Oil painting on canvas, mounted on wood panels (1993)
Joseph Willaert’s work in Clemenceau station is based entirely on illusion. These paintings give the metro passenger the impression that he or she is not underground, but in a virgin Arcadian landscape, in which all the typical elements are literally aligned. The images glide in front of the metro carriages, like a Cinerama that provokes nostalgia in the older passengers and curiosity in the youngest. Using simple imagery, the artist refers to our urban consumer society, in which two generations no longer share the same values.
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JOSEPH WILLAERT (1936 – 2014)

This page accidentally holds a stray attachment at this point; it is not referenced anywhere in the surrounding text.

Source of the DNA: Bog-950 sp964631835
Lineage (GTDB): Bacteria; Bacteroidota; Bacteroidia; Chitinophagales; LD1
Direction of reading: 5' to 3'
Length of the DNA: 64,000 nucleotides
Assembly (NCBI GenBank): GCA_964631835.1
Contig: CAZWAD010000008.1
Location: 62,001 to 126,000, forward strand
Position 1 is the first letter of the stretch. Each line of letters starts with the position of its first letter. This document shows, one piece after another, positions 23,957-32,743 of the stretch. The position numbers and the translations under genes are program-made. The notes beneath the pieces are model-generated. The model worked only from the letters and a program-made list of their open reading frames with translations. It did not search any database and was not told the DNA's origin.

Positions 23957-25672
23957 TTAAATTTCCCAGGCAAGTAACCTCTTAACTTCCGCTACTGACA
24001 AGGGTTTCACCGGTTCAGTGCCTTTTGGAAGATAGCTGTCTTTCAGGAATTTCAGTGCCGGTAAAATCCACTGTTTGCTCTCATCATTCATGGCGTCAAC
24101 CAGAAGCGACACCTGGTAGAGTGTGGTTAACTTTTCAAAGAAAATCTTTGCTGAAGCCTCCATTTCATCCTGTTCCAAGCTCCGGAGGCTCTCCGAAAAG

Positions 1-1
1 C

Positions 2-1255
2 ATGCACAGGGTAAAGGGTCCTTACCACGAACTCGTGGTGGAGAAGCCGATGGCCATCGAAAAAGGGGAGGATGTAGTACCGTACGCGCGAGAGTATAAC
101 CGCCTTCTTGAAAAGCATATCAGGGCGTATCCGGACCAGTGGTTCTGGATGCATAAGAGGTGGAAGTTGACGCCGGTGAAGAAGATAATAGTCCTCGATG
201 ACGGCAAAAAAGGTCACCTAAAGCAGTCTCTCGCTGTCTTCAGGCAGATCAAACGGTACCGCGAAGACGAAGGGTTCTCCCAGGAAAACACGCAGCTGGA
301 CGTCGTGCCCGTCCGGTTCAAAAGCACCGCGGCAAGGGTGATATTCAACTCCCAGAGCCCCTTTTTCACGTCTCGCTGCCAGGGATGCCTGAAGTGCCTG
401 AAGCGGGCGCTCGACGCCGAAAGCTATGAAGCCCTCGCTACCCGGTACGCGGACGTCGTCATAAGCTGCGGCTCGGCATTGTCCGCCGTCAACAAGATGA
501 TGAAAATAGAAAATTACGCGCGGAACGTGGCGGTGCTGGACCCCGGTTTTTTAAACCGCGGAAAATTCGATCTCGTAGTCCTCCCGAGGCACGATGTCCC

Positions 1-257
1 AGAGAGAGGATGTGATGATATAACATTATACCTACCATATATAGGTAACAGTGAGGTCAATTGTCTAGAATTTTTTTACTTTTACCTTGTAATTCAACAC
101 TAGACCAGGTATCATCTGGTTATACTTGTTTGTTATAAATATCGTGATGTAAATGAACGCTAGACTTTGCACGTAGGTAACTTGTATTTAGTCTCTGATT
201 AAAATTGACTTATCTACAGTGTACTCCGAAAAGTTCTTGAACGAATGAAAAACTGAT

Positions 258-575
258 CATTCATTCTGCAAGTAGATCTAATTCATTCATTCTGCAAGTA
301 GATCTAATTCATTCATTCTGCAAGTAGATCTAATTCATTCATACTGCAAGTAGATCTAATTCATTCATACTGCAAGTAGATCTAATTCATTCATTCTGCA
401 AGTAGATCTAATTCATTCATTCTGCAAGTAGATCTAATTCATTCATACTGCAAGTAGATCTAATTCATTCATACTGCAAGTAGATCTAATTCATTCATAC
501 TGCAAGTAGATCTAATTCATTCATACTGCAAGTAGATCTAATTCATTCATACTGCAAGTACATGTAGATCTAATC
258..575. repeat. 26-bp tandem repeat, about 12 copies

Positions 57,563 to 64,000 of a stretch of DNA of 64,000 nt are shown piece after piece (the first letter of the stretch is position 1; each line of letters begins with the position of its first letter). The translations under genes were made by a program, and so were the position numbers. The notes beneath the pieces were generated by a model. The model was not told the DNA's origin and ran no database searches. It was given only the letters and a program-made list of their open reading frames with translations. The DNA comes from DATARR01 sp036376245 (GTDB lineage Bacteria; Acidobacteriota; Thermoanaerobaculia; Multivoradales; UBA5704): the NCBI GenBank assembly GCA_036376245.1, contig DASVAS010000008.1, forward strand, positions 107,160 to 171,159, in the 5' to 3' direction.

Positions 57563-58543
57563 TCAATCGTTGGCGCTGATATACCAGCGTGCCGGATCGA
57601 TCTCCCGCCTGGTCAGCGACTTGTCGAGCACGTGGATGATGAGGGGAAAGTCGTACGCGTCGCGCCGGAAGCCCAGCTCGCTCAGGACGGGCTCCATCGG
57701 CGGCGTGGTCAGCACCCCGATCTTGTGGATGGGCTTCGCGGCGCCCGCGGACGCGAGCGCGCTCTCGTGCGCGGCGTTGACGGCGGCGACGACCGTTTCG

This self-taught pop-art painter has resolutely abandoned the easel. His works are simple and almost naïve. In each case they consist of a neat, linear drawing with a bright and pure use of colour (in which white plays an essential role). You could almost say that he creates his works with stencils. He attempts, using a simple, plastic language, to put the finger on the wound of our urban consumer society, in which the younger generation takes technological advances for granted, and is barely aware of a rural past which lay only two generations previously. Poetry and humour are at the heart of Willaert’s works. Titles play a very important role for him.